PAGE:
Moments later the Works Manager, Tom Granger, came hurrying down the aisle with Doreen jogging behind him. Tom looked worried, ‘How is he?’ he asked Paddy.
Paddy looked up at him from a thousand miles away, ‘Best ask Peggy.’
‘Bad. Is the ambulance on its way?’
‘They said four to five minutes. Is there anything I can do?’
From the back of the gang of workers a man’s voice growled, ‘Yeah, get some fucking guards on them machines.’
Tom turned, his eyes narrowing, as he tried to see who’d said it. ‘All the machines are properly guarded.’
Paddy crouched stiff necked, his attention fixed on Billy. ‘Fuck.’ He muttered under his breath to no one in particular.
‘Is that ambulance here yet?’
Tom Granger spun on his heels and peered over a half dozen heads and after perhaps a minute called ‘Here they come. Come on you lot, give them room,’ he said waving Billy’s colleagues to one side.
The two, green boiler-suited, paramedics threaded passed them and got down to work.
An hour later, after the ambulance’s blue lights had faded down the road Mr Granger, in an unprecedented act of compassion, gave the shop floor the rest of the shift off. ‘Sorry Paddy, you and Peggy will have to come on up and go through the accident forms with me, okay?’ he added as the foreman picked his own jacket up from the discarded pile.
‘Thought it was a bit too good to be true,’ he muttered rubbing the back of his neck.
‘Ask not for whom the bell tolls,’ the Manager said as he put a proprietorial hand on his shoulder.
Peggy stood in the aisle looking at her feet, her toes were pointed ever-so slightly inward, she had a detached look on her delicates features.
‘Peggy? Peggy why don’t you go and get yourself a coffee, maybe have a cigarette break, hey?’ Paddy shrugged off the bosses hand and went over to her, putting his own on her shoulders.
‘Did you see the blood?’ she asked, still staring at the dark stains on her suede pumps.
‘It doesn’t look like that on the tele, you know? Not so, so…’ she stumbled into silence.
‘Real,’ she didn’t move, but he saw a single tear drip from her nose.
‘Come on Peggy, do you want me to phone someone to come and get you?’
‘Yeah… my husband thanks,’ at last she looked up. Her eyes were red from the effort of holding back the tears.
‘We should get this accident report sorted first,’ Mr Granger said in a gentle voice.
‘Oh fuck off Tom. She’s in no state, we can do it and she can look at it in the morning, okay?’
He looked from Paddy to Peggy and shrugged, ‘Suppose so.’
Paddy led her back to her office. The walls were covered in makeshift shelves piled high with box files. Her desk was somewhere under piles of paper and samples and a seventies green screen monitor that nestled in the centre like a gravid bird waiting to lay.
‘Coffee?’ he asked.
‘Have you got Barry’s number to hand?’
She reached for the telephone and picked up the receiver, which was held together with clear tape, and dialled home.
Paddy was surprised when she held the receiver out to him without waiting for her husband to pick up.
‘It’s Paddy O’Bryan down at Tebbit’s. Look, there’s been an accident and…’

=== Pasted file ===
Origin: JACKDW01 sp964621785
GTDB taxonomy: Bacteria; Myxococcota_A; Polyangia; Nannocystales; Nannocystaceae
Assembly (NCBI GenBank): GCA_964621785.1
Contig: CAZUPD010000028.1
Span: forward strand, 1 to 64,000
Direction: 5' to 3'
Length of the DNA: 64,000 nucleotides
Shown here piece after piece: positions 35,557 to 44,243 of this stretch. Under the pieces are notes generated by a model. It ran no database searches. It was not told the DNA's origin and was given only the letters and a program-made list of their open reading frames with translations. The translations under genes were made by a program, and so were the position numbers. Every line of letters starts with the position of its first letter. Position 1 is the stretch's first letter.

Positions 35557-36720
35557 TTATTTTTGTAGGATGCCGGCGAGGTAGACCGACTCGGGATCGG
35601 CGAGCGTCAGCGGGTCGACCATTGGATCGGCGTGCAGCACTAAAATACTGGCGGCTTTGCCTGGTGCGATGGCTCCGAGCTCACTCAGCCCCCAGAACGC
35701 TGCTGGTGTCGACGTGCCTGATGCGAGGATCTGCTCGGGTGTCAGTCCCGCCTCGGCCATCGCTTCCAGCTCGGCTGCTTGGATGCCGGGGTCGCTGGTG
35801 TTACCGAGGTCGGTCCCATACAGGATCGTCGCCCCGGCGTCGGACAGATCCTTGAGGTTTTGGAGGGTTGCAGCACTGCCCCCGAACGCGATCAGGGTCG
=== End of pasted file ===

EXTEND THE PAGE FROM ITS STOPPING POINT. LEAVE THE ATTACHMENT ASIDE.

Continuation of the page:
‘Oh god, Peggy?’
‘No, no she’s fine. I mean she’s not fine, she had to give first aid to a guy who was pretty badly hurt but she’s not hurt herself… just a bit upset, you know?’
‘Guy got his arm in the big press, lost it. Peggy was bloody marvellous,’ he gave her an encouraging smile, ‘Probably saved his life. Anyway she’s naturally a bit upset right now, so I was hopping you could come and pick her up?’
‘Of course… I can get next door to mind the kids. Tell her I’m on my way. Ten minutes.’
Paddy handed the phone back and she silently replaced it in the cradle. ‘He said he will be here in ten.’
Peggy nodded and tears ran down her face as she smiled her thanks.
He turned away and busied himself sorting out two cups of coffee.
From behind him she asked the question that had been burning in his own mind for the last half hour. ‘How did he get his arm in there? Passed the guard fence I mean?’
‘Don’t know. It can’t have been in place or the press wouldn’t have come down.’
‘Someone fucked up.’
He turned to regard her for a moment. ‘Old Granger is going to want to blame Billy.’
She looked at him for a moment.
Embarrassed he turned away and finished the coffee. When he turned back she was reworking her make up, a determined look on her face. ‘I’m going to get some photos of the machine on my mobile before anyone has a chance to change anything.’ She said.
‘Don’t get yourself in the shit; you know what he’s like.’
‘Look, we both know that he’s been skimping on safety for years. Every order I raise for Health and Safety equipment has been rejected. We don’t even have enough stuff in the first aid kit.’
‘Better go and do it then, I saw him heading over to the maintenance workshop as we came up.’
Her eyes flashed and she bolted out of her chair.
‘Are you sure about this?’ he asked as he sipped at his drink.
As she went out the door he watched her go. He shook his head but his eyes said something else.
After Barry had collected her Paddy went back down to the shop floor. Granger and the head of maintenance were standing by the machine shaking there heads. ‘Paddy, come and have a look at this.’ He pointed to the thin clean metal mesh that formed the guard that rose up automaticaly to stop anyone putting there hands into the cavity when the press faces came together. ‘It’s working fine, all we can think is that he used this pallet on end to reach over the top.’
‘Who knows? Point is that as far as liability is concerned were in the clear.’
‘Poor bastard’s still lost his arm though…’
‘Yeah, well remember, he did this to himself. We provided him with a safe working environment and he got around it.’
Paddy felt his stomach churn and he turned away in case his expression betrayed him.
‘Paddy, we’ll do the paper work in the morning. I just wanted you to know that your job is safe, after all the company didn’t do anything wrong, right?’
Paddy shrugged then nodded, not turning back. He walked to the clock and punched out.